Love: The basis for a renewed democracy
Originally published online on November 3, 2022
Over the centuries, political philosophers developed the theory that democracy is a social pact in which people, for their own good, submit themselves to collective decision-making. But even the strongest of democracies needs constant renewal. How can this be accomplished? What if love broadened our interest beyond ourselves to include all mankind? What if we all had an interest in loving for the great fulfillment and joy that come from knowing who we truly are as children of God, Love? That would be the basis for a new, unifying social contract.
The book of First John in the Bible says that God is Love. And Jesus illustrates God’s nature as Love in the parable of the prodigal son, in which a compassionate father welcomes back his son, who has treated him most disrespectfully and wasted his inheritance before finally admitting his wrongdoing. The father rejoices in his son’s return, showing how God sees and loves each one of us—not as an imperfect human being but as His spiritual expression.
Since our origin, our Father-Mother, is divine Love and infinite Spirit, it’s our nature to be loving and spiritual. This means that the aggressive language sometimes used in politics, the virulent attacks, and the tendency to think of those whose policies we oppose as enemies, are not only profoundly anti-democratic but also profoundly alien to our true selves.
Also in First John is a provocative passage rich with promise: “We know that we have passed from death to life because we love one another. Whoever does not love abides in death” (3:14, New Revised Standard Version). It is only divine Love, lived practically in our daily experience, that enables our political systems to metaphorically pass from death to life—to be renewed and strengthened.
But how can you love in the face of hate—or in the face of the fear of hate’s power to destroy unity and cohesion in society? Mary Baker Eddy, the Discoverer of Christian Science, writes, “Christian Science classifies thought thus: Right thoughts are reality and power; wrong thoughts are unreality and powerless, possessing the nature of dreams. Good thoughts are potent; evil thoughts are impotent, and they should appear thus” (Miscellaneous Writings 1883–1896, p. 252).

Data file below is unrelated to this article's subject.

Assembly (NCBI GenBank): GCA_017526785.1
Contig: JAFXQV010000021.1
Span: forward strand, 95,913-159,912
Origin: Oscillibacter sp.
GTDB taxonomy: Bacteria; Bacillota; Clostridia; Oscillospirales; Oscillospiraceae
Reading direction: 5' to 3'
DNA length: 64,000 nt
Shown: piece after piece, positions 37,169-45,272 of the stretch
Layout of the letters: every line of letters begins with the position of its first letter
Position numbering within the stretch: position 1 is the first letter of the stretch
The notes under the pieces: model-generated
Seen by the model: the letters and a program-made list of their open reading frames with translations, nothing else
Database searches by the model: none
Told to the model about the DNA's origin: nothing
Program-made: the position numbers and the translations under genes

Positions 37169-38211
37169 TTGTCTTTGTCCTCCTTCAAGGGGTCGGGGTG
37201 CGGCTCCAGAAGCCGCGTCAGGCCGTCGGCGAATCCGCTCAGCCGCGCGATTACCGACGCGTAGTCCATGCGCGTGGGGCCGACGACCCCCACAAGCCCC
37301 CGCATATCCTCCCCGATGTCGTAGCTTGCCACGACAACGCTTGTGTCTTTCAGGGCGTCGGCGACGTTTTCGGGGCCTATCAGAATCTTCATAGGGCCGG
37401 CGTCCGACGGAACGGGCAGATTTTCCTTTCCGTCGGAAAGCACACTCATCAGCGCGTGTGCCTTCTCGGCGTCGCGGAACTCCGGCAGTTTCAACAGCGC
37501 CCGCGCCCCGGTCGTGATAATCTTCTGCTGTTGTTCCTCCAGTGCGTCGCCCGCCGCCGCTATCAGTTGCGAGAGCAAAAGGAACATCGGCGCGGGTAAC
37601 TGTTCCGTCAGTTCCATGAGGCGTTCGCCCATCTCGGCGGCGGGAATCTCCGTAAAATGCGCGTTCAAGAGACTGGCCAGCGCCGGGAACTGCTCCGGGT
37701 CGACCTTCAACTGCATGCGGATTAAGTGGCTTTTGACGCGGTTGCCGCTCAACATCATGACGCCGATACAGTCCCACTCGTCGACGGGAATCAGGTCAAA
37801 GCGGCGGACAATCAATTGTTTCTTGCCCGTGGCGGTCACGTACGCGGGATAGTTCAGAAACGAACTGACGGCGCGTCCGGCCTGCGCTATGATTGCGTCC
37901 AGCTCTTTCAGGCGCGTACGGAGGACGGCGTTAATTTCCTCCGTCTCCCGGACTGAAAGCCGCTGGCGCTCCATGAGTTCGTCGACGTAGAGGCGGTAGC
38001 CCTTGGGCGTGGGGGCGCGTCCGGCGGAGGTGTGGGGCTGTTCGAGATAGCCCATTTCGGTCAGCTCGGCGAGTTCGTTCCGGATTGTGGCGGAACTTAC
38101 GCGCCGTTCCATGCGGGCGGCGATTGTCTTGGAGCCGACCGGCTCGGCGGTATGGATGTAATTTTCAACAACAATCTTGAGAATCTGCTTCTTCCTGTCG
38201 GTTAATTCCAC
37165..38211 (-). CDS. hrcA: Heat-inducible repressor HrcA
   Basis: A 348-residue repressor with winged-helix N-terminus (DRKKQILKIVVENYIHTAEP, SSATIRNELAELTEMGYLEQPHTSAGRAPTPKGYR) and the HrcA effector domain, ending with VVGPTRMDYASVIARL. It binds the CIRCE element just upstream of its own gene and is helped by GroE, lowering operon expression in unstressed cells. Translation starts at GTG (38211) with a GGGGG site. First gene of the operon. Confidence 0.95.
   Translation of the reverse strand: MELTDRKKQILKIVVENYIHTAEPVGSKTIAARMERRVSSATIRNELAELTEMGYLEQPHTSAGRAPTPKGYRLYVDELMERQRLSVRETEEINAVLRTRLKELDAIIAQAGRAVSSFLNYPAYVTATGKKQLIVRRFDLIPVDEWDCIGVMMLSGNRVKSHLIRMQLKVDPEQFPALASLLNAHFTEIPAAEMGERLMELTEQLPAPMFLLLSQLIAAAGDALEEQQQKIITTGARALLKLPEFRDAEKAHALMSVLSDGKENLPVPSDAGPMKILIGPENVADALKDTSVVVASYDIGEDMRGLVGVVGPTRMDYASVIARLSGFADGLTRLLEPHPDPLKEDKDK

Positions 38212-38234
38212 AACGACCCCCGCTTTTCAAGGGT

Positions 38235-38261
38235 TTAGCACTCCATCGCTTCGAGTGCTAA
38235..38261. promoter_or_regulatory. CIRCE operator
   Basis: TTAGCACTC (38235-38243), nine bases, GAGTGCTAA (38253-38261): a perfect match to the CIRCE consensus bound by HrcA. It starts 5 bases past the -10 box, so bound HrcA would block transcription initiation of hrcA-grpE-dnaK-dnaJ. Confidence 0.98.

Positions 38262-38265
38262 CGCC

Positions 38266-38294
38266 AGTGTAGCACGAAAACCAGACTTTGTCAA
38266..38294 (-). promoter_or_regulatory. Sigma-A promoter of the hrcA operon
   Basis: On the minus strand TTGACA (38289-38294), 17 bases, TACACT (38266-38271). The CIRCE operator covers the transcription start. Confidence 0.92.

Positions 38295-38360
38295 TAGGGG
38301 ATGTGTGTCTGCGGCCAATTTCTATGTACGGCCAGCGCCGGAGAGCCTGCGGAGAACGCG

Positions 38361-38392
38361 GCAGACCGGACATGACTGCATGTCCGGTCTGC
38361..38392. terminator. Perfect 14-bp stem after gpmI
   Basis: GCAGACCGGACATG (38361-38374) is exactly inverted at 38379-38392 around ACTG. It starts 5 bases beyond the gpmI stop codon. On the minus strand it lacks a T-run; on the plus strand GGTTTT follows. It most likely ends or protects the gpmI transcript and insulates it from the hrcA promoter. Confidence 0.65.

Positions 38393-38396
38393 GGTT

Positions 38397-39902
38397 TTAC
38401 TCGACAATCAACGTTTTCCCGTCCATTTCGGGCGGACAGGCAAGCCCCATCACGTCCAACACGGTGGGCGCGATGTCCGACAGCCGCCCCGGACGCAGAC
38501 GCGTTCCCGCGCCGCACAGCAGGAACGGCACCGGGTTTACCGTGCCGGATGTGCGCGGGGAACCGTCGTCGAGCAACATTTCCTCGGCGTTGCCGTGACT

Aggressive language, virulent attacks, and the tendency to think of those whose policies we oppose as enemies are not only anti-democratic but also profoundly alien to our true selves.
It’s vital to keep the poison of hate out of our thoughts, our lives, and our democracies, and we can do that most effectively by not fearing the supposed power of hate and by demonstrating its powerlessness. How? By starting from the higher standpoint of seeing that divine Love, the only creator, hasn’t created hate—that hate does not exist in the Mind that is God and can only seem to exist in the darkness of the human mind. This is key to being lifted above hate and feeling the love and affection that are native to us as children of God.
Here’s a modest illustration of the unifying power of Love. Some years ago our local branch Church of Christ, Scientist, which is run democratically, faced a controversial question that had already challenged a number of other Christian Science churches, with unhappy results. At our business meeting a motion was made to love those on both sides of the question. The motion was seconded, voted on, and passed. Through divine inspiration the group had gotten past the mesmerism of vilifying those on the other side. Then one of the most vocal members proposed an action that was tremendously unifying, and that too passed, ending the controversy. It never bothered our church again.
As we see more clearly the reality and power of Love—and the consequent powerlessness of hate to divide, mesmerize, and destroy—we begin to understand and feel something that undergirds and renews democracies. We begin to know that beyond different public policies and approaches to solving social problems, beyond even the worst public rhetoric and manipulation of facts, stands the fundamental unity, fellowship, and affection that come from God, the one Father-Mother creating man (each one of us) as spiritual, reflecting His nature. We become more capable of separating what is spiritually true in human character from what is false, more patient and forgiving, more willing to see another’s point of view.
This makes us receptive to practical solutions and better able to keep our political discussions civil and kind. We participate more intelligently in the political system, including by how we vote.
In answer to a question about what her politics were, Mrs. Eddy wrote, “I have none, in reality, other than to help support a righteous government; to love God supremely, and my neighbor as myself” (The First Church of Christ, Scientist, and Miscellany, p. 276).
There is no power in heaven or on earth greater than Love—no power more able to bring renewal to democracies and inspiration to those seeking democratic government around the world. As we recognize Love as supreme, the only real ruling authority, God helps us put aside hate and conflict and live Love, showing our true nature as children of Love.
Lyle Young, Guest Editorial Writer